Data Privacy

US Wants Smartphone Location Data to Fight Coronavirus, Worrying Privacy Advocates

Federal health officials say they could use anonymous, aggregated user data collected by the tech companies to map the spread of the virus

Man at steering wheel checks messages on smartphone
Arterra/Universal Images Group via Getty Images

The White House and the Centers for Disease Control and Prevention are asking Facebook, Google and other tech giants to give them greater access to Americans' smartphone location data in order to help them combat the spread of the coronavirus, according to four people at companies involved in the discussions who are not authorized to speak about them publicly.

Federal health officials say they could use anonymous, aggregated user data collected by the tech companies to map the spread of the virus — a practice known as "syndromic surveillance" — and prevent further infections, NBC News reports. They could also use the data to see whether people were practicing "social distancing."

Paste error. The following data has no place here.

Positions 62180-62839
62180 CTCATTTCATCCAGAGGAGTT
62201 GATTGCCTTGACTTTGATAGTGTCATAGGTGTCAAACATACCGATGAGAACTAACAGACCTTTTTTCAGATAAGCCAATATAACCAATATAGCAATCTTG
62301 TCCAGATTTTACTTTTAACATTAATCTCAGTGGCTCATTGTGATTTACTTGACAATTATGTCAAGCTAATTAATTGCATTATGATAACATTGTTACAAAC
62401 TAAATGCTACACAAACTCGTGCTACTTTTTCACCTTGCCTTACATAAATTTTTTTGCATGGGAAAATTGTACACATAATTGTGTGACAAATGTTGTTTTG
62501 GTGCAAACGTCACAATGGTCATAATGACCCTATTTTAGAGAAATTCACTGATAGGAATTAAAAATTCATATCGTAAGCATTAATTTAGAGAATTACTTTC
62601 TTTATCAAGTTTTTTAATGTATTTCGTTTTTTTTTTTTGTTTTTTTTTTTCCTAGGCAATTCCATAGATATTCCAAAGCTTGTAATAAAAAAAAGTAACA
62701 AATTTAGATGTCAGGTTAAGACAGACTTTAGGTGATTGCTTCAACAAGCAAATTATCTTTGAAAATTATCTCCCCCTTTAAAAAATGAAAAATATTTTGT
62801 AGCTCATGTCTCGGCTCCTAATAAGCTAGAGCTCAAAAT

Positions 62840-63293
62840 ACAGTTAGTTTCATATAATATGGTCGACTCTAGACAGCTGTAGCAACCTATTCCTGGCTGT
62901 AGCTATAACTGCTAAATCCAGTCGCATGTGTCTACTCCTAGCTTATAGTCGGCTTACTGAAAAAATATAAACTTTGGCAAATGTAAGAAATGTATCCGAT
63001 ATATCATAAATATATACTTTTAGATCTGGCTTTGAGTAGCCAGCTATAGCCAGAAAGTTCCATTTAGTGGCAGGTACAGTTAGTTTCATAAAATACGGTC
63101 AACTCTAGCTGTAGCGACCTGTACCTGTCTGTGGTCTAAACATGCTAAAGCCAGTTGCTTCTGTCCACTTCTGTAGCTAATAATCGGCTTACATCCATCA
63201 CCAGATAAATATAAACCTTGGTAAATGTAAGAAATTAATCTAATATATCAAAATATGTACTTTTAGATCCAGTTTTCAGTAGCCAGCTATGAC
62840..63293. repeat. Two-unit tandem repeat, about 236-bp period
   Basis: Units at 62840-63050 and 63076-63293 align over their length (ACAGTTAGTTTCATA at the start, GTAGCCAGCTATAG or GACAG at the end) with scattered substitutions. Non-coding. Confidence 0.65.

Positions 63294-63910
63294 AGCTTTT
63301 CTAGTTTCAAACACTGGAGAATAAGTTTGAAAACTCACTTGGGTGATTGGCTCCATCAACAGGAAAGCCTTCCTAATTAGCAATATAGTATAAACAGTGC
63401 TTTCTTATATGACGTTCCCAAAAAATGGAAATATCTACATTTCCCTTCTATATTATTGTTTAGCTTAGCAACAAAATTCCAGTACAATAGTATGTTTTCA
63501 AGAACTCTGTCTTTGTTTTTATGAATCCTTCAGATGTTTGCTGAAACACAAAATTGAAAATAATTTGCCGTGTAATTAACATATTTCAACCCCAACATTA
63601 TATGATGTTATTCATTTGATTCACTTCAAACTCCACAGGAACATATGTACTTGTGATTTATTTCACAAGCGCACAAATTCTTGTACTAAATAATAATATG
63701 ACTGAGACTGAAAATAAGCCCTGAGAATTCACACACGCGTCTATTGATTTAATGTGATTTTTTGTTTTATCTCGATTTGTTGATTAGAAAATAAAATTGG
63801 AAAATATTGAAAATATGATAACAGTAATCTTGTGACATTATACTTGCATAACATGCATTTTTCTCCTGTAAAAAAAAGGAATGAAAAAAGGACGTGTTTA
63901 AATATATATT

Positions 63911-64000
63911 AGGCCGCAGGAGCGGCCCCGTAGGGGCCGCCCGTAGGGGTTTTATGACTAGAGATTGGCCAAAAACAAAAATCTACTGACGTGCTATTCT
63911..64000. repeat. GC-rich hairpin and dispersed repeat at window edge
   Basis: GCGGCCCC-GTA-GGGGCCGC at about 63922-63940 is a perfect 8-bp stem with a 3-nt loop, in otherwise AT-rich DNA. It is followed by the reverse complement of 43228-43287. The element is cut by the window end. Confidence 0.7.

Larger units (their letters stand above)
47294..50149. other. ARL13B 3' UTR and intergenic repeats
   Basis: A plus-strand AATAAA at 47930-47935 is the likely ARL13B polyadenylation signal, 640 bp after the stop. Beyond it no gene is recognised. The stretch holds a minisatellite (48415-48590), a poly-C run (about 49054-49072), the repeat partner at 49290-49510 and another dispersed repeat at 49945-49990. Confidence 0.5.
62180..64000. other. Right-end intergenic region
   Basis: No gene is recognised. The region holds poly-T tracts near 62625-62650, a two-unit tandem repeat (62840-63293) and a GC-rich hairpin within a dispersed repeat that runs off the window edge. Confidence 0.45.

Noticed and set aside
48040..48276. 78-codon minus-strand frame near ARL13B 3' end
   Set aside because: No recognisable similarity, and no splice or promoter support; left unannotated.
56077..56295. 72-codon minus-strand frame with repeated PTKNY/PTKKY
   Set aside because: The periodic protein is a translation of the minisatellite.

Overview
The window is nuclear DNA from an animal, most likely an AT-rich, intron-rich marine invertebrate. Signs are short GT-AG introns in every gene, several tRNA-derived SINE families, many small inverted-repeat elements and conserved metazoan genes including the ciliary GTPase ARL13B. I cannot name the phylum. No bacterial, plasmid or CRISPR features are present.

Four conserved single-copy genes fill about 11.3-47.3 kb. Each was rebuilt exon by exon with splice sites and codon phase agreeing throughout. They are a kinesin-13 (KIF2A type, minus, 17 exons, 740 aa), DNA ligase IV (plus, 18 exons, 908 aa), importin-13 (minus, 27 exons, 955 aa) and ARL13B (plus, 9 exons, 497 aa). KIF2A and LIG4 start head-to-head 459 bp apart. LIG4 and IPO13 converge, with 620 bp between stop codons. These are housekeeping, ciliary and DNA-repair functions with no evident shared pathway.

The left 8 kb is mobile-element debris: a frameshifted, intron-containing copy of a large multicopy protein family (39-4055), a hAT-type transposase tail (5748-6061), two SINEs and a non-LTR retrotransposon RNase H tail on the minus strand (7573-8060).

Some sources stressed that the effort would be anonymized and that government would not have access to specific individuals' locations. They noted that users would be required to opt-in to the effort.

Coronavirus Pandemic

Full coverage of the COVID-19 outbreak and how it impacts you

Virus Updates: Fla. Reports Record Deaths; CDC Won't Revise School Guidelines

Trump Threatens Funding If Schools Don't Reopen

The federal effort, first reported by The Washington Post, will force the tech giants to weigh their commitments to user privacy against their desire to help combat a disease that has cost thousands of human lives and upended the global economy.

Read the full story on NBCNews.com.

Contact Us